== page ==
How to Limit Real Estate Appraisal Issues

There are easy ways to limit real estate appraisal issues, they don’t need to be tension filled, white knuckled adventures. Using experienced agents who understand the process is the best first step to limit real estate appraisal issues. Specific appraisal requirements exist; reports are subject to automated and/or manual underwriting, automated valuation checks and desk and/or field reviews. Many problems can be avoided well before the appraisal if agents “think like an appraiser”. Professional agents anticipate problems and try to avoid them before they hit the radar.

Real Estate Appraisal Issues Due to Poorly Written Sales Contracts

Experienced agents understand that every sales contract is a legal binding document; what is in writing is what matters; this includes stipulations and amendments. Appraisers ARE REQUIRED to appraisal issues review contracts in full.
Inspection issues frequently raise flags. When a contract includes a laundry list of repairs to be made before closing, lenders routinely require reinspection to ensure completion. Issues/repairs underway are required to be photographed and noted in the report. An FHA appraisal will almost always be flagged if repairs are needed or underway. This is fine as long as all parties are aware of how this plays out; this is the agent’s responsibility.

It’s very common that in lieu of repairs, either price is reduced or closing costs are adjusted. That’s often the best and preferred way to address inspection issues – provided the amendment is properly written. An amendment starting with “In lieu of repairs, all parties agree that…..” begs the question “what repairs”? A simple “All parties agree and acknowledge that the sale price shall be $XXX” or “….that the seller will contribute $XXXX towards the buyers closing expenses” is a significantly better option.

Real Estate Appraisal Issues Due to Condition

Photographs are an integral part of every appraisal; most appraisers are required to shoot every room, all views of the exterior, the street and any unique features of a home. Deferred maintenance, safety issues, worn or damaged equipment, functional and external obsolescence…all recorded. Listing agents that fail to present the home in the best possible light do a disservice to the seller.

Similarly, listing agents should understand how the buyer’s financing impacts the appraisal process. Is it an FHA or conventional loan? VA or USDA? Torn carpets and rotted trim is considered differently between FHA and conventional underwriting guidelines. Is the home on septic? Is public sewer available? A listing or buyer’s agent that fails to verify this invites trouble. If rotted siding or damaged carpet is present, expect it to be noted. If utilities are off, FHA will require them to be turned on as appraisers are required to test a sample number of outlets, water, appliances and HVAC.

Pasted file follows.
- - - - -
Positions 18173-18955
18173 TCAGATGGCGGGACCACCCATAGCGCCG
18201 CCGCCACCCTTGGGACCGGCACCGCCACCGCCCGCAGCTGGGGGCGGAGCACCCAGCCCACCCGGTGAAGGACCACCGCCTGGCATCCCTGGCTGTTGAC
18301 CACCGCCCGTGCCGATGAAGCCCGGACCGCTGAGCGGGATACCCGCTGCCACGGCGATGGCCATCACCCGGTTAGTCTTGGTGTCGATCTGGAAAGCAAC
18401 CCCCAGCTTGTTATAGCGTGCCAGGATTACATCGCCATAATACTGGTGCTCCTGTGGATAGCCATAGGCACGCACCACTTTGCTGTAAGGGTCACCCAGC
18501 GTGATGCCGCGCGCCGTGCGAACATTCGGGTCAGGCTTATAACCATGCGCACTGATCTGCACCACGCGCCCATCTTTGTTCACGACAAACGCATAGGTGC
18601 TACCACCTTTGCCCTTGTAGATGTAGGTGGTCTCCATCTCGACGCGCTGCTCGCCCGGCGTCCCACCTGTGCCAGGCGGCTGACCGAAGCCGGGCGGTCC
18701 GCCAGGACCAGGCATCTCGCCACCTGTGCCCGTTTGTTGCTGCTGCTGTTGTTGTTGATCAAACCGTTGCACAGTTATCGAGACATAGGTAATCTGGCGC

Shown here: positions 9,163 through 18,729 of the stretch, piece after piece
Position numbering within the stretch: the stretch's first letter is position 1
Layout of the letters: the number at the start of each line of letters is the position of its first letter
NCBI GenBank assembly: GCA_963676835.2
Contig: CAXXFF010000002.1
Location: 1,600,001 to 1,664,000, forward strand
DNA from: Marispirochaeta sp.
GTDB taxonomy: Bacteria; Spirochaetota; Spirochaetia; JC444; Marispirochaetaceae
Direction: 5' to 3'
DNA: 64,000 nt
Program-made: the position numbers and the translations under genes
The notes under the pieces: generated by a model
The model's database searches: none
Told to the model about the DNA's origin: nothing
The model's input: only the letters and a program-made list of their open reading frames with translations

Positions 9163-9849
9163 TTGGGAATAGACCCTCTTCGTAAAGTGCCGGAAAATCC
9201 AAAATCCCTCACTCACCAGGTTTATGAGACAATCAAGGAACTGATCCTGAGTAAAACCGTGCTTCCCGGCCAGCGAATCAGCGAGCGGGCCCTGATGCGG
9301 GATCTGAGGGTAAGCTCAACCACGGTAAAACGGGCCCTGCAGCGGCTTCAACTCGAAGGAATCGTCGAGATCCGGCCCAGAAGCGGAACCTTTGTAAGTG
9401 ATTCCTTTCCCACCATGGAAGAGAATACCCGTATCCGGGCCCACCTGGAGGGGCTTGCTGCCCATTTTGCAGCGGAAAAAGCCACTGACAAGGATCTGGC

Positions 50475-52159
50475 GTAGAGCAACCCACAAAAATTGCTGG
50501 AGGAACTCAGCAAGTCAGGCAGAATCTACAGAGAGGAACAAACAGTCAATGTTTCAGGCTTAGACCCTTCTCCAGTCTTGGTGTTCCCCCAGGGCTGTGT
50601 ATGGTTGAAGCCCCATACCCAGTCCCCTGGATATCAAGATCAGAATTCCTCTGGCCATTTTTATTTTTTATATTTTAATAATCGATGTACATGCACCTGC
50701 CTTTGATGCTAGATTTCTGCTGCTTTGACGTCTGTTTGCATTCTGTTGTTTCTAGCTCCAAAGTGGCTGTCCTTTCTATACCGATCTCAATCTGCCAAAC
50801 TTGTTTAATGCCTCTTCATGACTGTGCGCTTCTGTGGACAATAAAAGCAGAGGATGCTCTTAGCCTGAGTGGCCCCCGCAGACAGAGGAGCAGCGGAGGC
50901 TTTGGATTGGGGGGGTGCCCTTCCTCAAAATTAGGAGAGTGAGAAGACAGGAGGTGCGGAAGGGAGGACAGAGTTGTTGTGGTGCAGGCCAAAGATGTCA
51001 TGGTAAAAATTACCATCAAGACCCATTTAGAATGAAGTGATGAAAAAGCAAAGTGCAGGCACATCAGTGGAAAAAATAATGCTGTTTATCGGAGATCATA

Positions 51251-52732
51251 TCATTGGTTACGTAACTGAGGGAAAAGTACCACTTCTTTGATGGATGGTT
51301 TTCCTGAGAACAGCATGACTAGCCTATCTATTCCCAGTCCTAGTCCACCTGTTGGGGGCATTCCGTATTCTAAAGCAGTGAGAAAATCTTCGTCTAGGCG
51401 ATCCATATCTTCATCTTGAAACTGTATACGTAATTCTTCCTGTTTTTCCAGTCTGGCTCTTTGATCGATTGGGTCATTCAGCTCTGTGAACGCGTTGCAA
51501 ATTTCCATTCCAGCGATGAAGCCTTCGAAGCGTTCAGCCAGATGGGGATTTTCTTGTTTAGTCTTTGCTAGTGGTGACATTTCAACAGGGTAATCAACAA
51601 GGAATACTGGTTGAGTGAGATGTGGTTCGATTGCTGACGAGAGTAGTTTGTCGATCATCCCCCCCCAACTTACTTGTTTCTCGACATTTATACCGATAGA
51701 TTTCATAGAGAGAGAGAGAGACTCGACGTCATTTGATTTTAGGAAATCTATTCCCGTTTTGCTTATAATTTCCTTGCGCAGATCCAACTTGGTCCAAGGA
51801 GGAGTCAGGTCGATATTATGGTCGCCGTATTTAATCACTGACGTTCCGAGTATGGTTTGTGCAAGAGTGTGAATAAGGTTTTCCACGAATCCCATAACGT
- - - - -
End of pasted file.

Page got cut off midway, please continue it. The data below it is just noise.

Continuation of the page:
Real Estate Appraisal Issues Due to Listing History & Overpricing

The listing history of every property appraised as part of a sales transaction is required to be included in every report. Also required is a summary of the current market conditions, to include median days on market and current listing inventory. Homes outside of the norms attractreal estate appraisal issues attention; particularly those relisted, with extensive marketing times, with failed contracts and poorly presented MLS entries. Agents that fail to properly advise sellers on pricing, fail to properly present the homes with the best photographs and marketing and/or fail to properly manage contracts provide opportunities for trouble. Underwriters are trained to find and challenge anything out of the norm.

Sellers and buyers must understand the critical role an agent plays representing their interests, particularly when it comes to appraisals and real estate appraisal issues.  Data over 2018 shows 23%+- of home purchase appraisals fall short of contract price, appeals rarely change things. Most appraisals are uneventful, professional agents can be a considerable asset to ensure that. The key is to think ahead, understand the process and what real estate appraisal issues may arise. Above all, agents should do no harm and resist the idea to mislead or misrepresent the home to both their client and the appraiser. Every aspect of the home and the listing is going to be examined, agents limit the potential for trouble by being fully transparent with everyone involved.

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